Nonprofit organizations are essential to our quality of life. They are also vital to the economic well-being of the community and all businesses that serve it.
Nonprofits do a wonderful job serving the humanistic values of the community, which helps businesses thrive as well as the people living there.
They help shape the quality of life – from education to health to the arts and social services.
The valuable work they do makes a community more attractive for people of talent to move or stay there.
This creates a pool of well-educated, high-performing people that companies need for innovating and growing their businesses.
Nonprofits are businesses
Like for-profit businesses, the principles of free enterprise apply to nonprofits as well.
To succeed, they need to raise their own funds, attract their own constituents and fulfill their missions within their budget. If not, they will fail.
But when successful, they not only bring the quality-of-life services that make a city desirable. They also are a vital part of the community’s economy.
1. Nonprofits are a steady source of employment
Nonprofits employ people. A lot of people. Each adds to the economy.
A report published by the National Council of Nonprofits showed that 10.6% of total employment in the United States was in the nonprofit sector in 2013 (14.4 million workers).
The report also revealed that nonprofits have been responsible for a faster rate of job creation than their for-profit counterparts. Nonprofit employment grew by 2.4% a year from 1990 to 2006, while for-profit businesses increased the size of their work forces by 1%.
During the recessions of 1990-1 and 2001-2, nonprofits increased their number of employees by 2.38% a year, bolstering the economy when truly needed, while for-profit jobs declined at an annualized rate of 2.2%.
2. Nonprofits consume third-party goods and services
Nonprofits, like all businesses, need goods and services for their day-to-day operations.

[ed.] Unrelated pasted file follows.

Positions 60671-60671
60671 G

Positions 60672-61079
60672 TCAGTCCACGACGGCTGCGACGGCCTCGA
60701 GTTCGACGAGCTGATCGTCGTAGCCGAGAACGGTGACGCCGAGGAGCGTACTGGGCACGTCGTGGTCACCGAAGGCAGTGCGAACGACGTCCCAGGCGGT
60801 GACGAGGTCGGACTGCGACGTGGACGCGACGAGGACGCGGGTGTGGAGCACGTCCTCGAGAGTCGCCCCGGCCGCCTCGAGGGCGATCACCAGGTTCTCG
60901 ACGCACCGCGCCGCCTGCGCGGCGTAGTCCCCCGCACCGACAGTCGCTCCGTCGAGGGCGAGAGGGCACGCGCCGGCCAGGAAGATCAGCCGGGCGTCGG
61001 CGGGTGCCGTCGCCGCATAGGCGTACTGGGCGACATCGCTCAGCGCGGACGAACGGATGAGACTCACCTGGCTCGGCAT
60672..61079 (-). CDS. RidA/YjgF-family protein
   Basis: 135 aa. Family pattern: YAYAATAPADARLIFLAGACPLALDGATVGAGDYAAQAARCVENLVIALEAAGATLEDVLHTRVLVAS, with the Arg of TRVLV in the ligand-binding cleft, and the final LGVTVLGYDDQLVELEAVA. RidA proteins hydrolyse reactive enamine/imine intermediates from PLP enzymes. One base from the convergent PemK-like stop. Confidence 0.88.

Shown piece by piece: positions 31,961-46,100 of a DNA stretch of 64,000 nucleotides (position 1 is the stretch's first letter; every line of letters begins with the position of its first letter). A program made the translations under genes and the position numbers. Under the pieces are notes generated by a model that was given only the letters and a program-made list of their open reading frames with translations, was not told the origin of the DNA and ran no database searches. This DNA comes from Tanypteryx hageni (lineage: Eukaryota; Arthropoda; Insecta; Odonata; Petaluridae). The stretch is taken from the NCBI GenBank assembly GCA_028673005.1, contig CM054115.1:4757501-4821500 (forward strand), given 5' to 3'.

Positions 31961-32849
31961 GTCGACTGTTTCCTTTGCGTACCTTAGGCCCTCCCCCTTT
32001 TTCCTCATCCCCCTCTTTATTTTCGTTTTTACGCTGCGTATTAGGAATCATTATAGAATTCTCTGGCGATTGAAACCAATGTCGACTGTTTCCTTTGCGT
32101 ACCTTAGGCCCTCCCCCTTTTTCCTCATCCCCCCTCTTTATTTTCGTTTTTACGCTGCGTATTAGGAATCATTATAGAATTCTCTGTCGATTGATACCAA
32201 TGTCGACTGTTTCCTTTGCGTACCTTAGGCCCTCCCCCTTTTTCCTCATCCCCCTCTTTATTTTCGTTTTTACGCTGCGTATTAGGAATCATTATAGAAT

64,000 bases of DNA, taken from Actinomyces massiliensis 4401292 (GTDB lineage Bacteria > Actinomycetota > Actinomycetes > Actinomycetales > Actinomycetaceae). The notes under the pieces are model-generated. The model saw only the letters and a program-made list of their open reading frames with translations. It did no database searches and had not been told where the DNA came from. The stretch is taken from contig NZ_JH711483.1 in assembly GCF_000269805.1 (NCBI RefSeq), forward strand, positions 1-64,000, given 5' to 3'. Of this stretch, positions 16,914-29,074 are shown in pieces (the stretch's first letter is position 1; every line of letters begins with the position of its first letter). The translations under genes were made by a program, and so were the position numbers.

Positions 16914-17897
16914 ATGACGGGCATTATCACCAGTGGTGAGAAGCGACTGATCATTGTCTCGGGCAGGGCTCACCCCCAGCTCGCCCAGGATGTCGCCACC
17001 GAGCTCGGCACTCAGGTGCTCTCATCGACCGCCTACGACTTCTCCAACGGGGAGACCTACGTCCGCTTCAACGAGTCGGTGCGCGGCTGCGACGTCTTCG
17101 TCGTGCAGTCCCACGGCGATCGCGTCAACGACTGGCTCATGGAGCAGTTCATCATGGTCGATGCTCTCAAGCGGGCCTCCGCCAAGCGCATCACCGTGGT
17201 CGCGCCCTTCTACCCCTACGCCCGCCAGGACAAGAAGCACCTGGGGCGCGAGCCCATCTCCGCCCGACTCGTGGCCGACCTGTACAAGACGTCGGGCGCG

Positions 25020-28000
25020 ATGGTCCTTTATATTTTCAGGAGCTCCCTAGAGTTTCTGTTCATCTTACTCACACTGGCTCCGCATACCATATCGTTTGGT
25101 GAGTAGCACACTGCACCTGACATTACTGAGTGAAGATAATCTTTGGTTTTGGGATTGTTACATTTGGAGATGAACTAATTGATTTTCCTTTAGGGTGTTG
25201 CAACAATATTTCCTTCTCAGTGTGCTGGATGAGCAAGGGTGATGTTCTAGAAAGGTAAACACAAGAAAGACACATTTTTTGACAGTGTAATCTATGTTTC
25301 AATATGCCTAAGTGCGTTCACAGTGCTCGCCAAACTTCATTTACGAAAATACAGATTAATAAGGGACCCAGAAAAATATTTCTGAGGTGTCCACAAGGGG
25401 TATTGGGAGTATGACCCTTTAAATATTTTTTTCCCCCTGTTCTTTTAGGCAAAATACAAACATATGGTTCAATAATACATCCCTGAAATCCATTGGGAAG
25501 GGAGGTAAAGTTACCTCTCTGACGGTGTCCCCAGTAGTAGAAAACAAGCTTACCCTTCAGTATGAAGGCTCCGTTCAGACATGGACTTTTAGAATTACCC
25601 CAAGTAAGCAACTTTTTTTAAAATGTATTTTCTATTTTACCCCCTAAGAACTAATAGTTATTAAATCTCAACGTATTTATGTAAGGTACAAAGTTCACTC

Nonprofits require computers, internet and phone services, building materials, utilities, furniture and more to operate. This generates more business for companies that supply these goods and services, providing added economic stimulation.
The National Council of Nonprofits reported that the nonprofit sector contributed an estimated $937.7 billion to the US economy in 2014, which made up 5.4% of the country’s gross domestic product. The nonprofit sector would rank as the sixteenth largest economy among the 199 nations tracked by the World Bank.
3. Nonprofits stimulate endless other facets of the economy
By providing employees with a source of income, nonprofits, just as for-profits, indirectly spur economic growth. This further benefits companies, both large and small.
When people have money, they spend it. People make mortgage and car payments, pay utility companies and buy insurance policies. Discretionary income goes to restaurants, theaters and other luxuries and entertainments. Many people invest part of their income in the stock market and other financial institutions.
The economic impact of nonprofit organizations is indisputably far-reaching and vital to the growth and prosperity of communities as well as to businesses of all sizes. It is another reason why nonprofits are true partners of business in creating dynamic communities that thrive.
Give your organization and yourself an edge by taking
our online CSR course on the
MIT-Harvard edX learning platform
Business and nonprofit professionals, from all over America and 150 countries, are getting advanced knowledge in CSR from Corporate Social Responsibility (CSR): A Strategic Approach. This online CSR course is developed by the Satell Institute with our founding university affiliate, the University of Pennsylvania.
More than 3,000 people enrolled in the course during its first month to gain a deeper understanding of CSR. Many have said they find the subject matter illuminating, and that it will enable them to develop, improve and/or benchmark a CSR program to their company’s interest.
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Close to 90% are working practitioners
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Everyone taking this online course is getting advanced knowledge on:
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- the criteria for successful corporate-nonprofit partnerships.
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Here is what a few of the learners have to say
“There are several clear examples of how CSR benefits an organization including Sales & Marketing, Operational and Human Resources. CSR can help grow your customer base, retain customers, and create loyalty.”
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New online course begins each month
Corporate Social Responsibility (CSR): A Strategic Approach is available online 24/7. It can be accessed through most computers and smart devices.
The time commitment for increasing your CSR knowledge is approximately 4-8 hours across four weeks.